Successful Pirate attack on Yacht 18th
On the evening Day 2 of our passage we were informed by a
telephone call from UKMTO that one of our yachts, Quest, had been pirated.
A Naval helicopter confirmed that Quest was towing a skiff
(a high speed motor launch) and 4 pirates had been seen boarding the yacht.
We were all shocked, and praying for our fellow sailors
aboard Quest, the threat was now very real and we were still out there.
All four crew on board Quest shot dead 22nd
Another phone call from UKMTO on the evening of Day 6 of our
passage confirms that all crew aboard Quest have been shot dead.
There were 19 pirates aboard the yacht when the shootings
We are all distraught, numb, still out at sea.
Diary of a day at sea in the Indian Ocean
05.00 On watch, check course, speed
and position relative to group, check radar, keep look out.
06.00 Group to close in and get into
tight formation as dawn and dusk are the high risk times
07.00 Sails in and lights off so
less visible, keep extra good look out.
08.00 Mark up, position, course and
Saildance daily call to UKMTO for any updates, relay to group
08.30 Target on Radar, alarm raised
by Miss Tippy, course change to head away from target
09.00 Target dispersed, back on
Daily roll call on SSB radio with all rally yachts (we
take, record and report roll call on Saturdays)
10.00 Receive e-mail position
reports and notes from all yachts and e-mail updates on attacks, plot and
10.30 Check engine hrs and fuel,
Sails out, Mark on watch so I can sleep, sleep, sleep
13.00 Lunch whilst keeping look out
Check course and speed and
14.00 Pick up e-mails again to check for
any updates, plot any new attacks
Large military plane flies low
overhead, circling us 3 times, report to UKMTO.
15.00 Sleep, Sleep. Sleep
16.00 E mail updates, plot latest
attacks, relay news about Quest from CNN report
17.00 SSB net when all yachts listen
in, any updates reported and yachts can talk to each other
18.00 Dusk so close into tight
formation again, sails in, keep good look out
Lights on, Mark to gather fuel details from each yacht to assess requirements
and look at possible refuelling stops.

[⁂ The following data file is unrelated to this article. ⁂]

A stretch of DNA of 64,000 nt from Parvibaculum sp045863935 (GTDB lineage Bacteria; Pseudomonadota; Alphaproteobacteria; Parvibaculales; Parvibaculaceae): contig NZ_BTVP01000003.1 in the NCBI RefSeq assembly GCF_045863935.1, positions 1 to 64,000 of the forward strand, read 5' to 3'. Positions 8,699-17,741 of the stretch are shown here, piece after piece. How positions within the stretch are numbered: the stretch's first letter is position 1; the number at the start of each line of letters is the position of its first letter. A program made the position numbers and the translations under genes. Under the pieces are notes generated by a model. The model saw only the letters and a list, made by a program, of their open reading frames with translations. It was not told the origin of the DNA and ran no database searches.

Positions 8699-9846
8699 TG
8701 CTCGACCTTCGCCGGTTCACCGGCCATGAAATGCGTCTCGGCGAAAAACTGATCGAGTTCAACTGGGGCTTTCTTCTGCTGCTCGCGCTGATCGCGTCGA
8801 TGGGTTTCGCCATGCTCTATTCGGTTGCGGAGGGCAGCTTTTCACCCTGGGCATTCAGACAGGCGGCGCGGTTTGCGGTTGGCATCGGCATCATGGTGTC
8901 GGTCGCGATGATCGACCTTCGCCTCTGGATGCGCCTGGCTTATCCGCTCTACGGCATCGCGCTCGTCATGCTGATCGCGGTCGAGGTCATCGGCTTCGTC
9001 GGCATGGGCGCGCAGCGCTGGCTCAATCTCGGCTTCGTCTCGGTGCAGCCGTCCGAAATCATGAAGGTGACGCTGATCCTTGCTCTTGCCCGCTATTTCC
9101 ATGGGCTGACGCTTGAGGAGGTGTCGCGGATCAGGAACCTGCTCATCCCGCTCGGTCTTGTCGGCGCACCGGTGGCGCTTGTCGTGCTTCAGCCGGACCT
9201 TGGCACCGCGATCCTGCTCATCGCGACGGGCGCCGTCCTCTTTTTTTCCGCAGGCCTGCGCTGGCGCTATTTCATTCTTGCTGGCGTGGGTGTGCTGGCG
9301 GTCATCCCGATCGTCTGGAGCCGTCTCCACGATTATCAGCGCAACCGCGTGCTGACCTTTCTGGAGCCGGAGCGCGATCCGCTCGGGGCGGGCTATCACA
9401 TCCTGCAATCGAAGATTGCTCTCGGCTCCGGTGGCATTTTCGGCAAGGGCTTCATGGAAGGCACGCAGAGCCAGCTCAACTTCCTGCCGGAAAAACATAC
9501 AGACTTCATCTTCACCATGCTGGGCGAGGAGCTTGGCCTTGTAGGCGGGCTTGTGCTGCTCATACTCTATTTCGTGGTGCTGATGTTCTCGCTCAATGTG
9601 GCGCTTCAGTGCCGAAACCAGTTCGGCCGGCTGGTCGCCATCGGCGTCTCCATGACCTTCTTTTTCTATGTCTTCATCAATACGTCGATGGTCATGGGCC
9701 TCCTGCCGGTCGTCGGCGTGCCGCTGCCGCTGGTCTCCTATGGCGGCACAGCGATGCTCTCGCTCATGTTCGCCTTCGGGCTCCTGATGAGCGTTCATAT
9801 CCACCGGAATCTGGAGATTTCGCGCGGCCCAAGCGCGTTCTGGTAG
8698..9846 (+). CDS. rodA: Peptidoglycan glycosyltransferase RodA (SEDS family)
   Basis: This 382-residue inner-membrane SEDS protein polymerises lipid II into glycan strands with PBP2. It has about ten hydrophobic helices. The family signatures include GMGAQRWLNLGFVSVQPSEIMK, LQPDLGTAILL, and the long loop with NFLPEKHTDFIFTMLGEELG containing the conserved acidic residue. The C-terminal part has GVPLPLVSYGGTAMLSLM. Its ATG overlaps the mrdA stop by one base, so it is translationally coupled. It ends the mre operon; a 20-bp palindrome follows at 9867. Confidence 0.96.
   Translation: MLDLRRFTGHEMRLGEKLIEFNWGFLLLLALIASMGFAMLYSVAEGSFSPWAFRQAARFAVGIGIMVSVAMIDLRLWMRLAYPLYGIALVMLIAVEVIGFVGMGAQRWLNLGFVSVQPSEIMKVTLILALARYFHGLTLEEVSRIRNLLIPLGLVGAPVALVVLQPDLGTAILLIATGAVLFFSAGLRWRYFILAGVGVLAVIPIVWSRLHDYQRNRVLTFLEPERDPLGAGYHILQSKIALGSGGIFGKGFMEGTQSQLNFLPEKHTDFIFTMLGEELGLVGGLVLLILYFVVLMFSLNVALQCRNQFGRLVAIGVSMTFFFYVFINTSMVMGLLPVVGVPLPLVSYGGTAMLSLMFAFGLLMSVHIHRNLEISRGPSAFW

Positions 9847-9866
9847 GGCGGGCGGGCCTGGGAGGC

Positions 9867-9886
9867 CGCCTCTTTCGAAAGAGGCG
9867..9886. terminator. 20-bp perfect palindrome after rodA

20.00 Off watch – to bed
for some sleep
20.30 Called up to deck as Mark
needs to go forward and cover low level navigation lights as they are too
Back to bed
10.30 Saildance has visual on a
large vessel nearby, possibly a tanker/pirate mother ship but no lights on and
no AIS (automatic identification system)
Called up on deck, close into tight formation ready for possible course change
Contact UKMTO to report, they contact ship and confirm it is not a danger
to us – back to bed!
On Watch – new pirate attack
at our next waypoint, maybe waypoint picked up by pirates on board Quest,
Group ahead may be able to help with refuelling so discuss options
No IPod and No reading, PC or TV this trip as good look out needed with regular
radar checks. Many Commercial ships travel through this area without
lights and without AIS in order not to be detected by pirates, which makes it
very difficult for us to detect and avoid them !
02.00 Off watch sleep, sleep, sleep
05.00 On watch – another day
Note: UKMTO stands for UK Maritime Trade Operations and
acts as the primary point of contact between merchant vessels and military
They record, report, monitor and relay
incidents so that vessels can act on up to date information, they do not
protect or support.
Fly past by a military aircraft and yachts in close
formation when under threat
Safe 24th February 2011
Day 8 and our group arrive safely in Salalah, but there are
more yachts still to come.
The six yachts in our group follow each other into Salalah,
passing a military boat on it’s way out, the deck loaded with big guns !
Briefing and Decisions 26th
Today the rally briefing with Tony was very emotional and we
have already posted a blog about the decision process that day.
All safe 27th February 2011
‘Journey’ the final Blue Water Rally yacht
arrives safely in Salalah – and then we were 20.
Yachts moored in Salalah waiting for shipment